Both The Heavies and Russo were feeling the Philadelphia soul connection and somehow it perfectly reflects the old-school-meets-new-school vibe that has resulted in ‘allabouthefunk’ being such an emphatic musical statement. Simon traces the quintessential vibe that has helped this resurgent phase; "We started in a bedroom just out of a love of playing music and we’ve toured and played live ever since. There are not many R&B/funk bands around that play live in the way we do. We love jamming together, performing live. Even the old songs get a new energy " they’ve changed and evolved along with us." So with Russo’s edgy yet sultry soul-powered vocals ‘allabouthefunk’ plays like the ultimate 21st century block party, full of dirty bass lines, nasty guitar stabs and some huge melodic hooks. Simon continues; "We started out just jamming at warehouse parties through the sound system, and that rawness " the energy you hear on a James Brown record " has always been an important part of what we do. We don’t ever want to get away from that too much".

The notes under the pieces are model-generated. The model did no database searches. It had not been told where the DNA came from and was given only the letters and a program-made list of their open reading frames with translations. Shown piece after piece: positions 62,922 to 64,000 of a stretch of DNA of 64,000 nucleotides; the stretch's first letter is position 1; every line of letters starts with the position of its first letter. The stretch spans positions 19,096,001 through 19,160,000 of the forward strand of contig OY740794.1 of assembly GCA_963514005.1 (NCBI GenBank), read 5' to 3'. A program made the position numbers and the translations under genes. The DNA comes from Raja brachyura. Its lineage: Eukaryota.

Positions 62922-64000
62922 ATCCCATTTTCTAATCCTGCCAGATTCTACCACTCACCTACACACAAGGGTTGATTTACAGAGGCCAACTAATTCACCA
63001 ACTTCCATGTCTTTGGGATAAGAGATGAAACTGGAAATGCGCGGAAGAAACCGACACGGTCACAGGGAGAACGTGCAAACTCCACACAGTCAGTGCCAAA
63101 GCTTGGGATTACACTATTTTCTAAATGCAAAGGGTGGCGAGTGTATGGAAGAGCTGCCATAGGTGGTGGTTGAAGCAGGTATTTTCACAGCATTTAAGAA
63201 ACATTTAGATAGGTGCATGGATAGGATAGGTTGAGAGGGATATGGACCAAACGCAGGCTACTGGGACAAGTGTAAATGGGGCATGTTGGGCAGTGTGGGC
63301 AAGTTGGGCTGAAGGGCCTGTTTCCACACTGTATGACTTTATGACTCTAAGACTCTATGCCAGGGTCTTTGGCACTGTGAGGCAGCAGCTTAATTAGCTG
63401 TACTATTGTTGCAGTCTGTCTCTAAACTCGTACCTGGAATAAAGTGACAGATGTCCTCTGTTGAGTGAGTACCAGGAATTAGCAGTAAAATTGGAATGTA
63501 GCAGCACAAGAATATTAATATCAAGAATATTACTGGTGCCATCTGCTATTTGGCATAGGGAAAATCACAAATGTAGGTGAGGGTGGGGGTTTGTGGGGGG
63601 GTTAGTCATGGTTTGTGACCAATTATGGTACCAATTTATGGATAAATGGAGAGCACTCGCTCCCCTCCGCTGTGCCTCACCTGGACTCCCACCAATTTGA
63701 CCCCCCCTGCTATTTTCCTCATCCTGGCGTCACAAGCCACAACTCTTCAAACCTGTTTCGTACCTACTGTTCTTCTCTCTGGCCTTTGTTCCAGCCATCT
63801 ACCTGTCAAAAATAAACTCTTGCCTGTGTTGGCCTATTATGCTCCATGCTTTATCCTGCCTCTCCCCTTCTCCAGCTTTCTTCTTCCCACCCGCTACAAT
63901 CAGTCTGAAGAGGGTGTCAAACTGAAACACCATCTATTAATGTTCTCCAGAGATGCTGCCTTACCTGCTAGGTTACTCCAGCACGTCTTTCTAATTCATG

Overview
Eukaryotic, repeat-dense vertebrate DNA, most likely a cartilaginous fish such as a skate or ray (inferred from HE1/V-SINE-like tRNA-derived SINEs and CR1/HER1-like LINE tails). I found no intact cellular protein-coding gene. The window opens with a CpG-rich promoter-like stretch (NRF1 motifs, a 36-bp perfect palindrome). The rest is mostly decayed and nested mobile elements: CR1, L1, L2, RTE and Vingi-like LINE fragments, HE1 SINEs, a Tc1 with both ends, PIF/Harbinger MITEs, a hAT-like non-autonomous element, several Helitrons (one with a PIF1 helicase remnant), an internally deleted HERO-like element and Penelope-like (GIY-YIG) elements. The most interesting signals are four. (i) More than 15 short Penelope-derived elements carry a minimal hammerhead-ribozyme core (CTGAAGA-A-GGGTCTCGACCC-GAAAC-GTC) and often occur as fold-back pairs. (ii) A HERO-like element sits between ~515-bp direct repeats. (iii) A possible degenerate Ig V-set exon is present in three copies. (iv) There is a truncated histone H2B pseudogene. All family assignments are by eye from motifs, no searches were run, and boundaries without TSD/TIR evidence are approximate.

From the opening ‘Boogie’, (also the first single) with its snake-hipped booty shake, you can almost picture the band shimmying effortlessly into a world of new musical possibilities. The beats are finger-snap tight, with the bass dragging you toward the dance floor, while Russo’s slinky moans recall the authentic sassy disco ‘n’ soul 70s vibe. ‘Need Some More’ declares its manifesto of rebirth in no uncertain terms, highlighting the maze of music industry highs and lows, nailing the point that as long as you’re hungry for more "keep it coming". The thunderous space rock of ‘Waste My Time’ is pure Russo attitude, setting up the possibility that this young chanteuse could take on all comers in today’s music scene, should they stand in her way. ‘Keep On Shining’ is pure low-down, Bootsy Collins bass and slippery funk-guitar; a sunny sentiment of optimism further lifts the mood.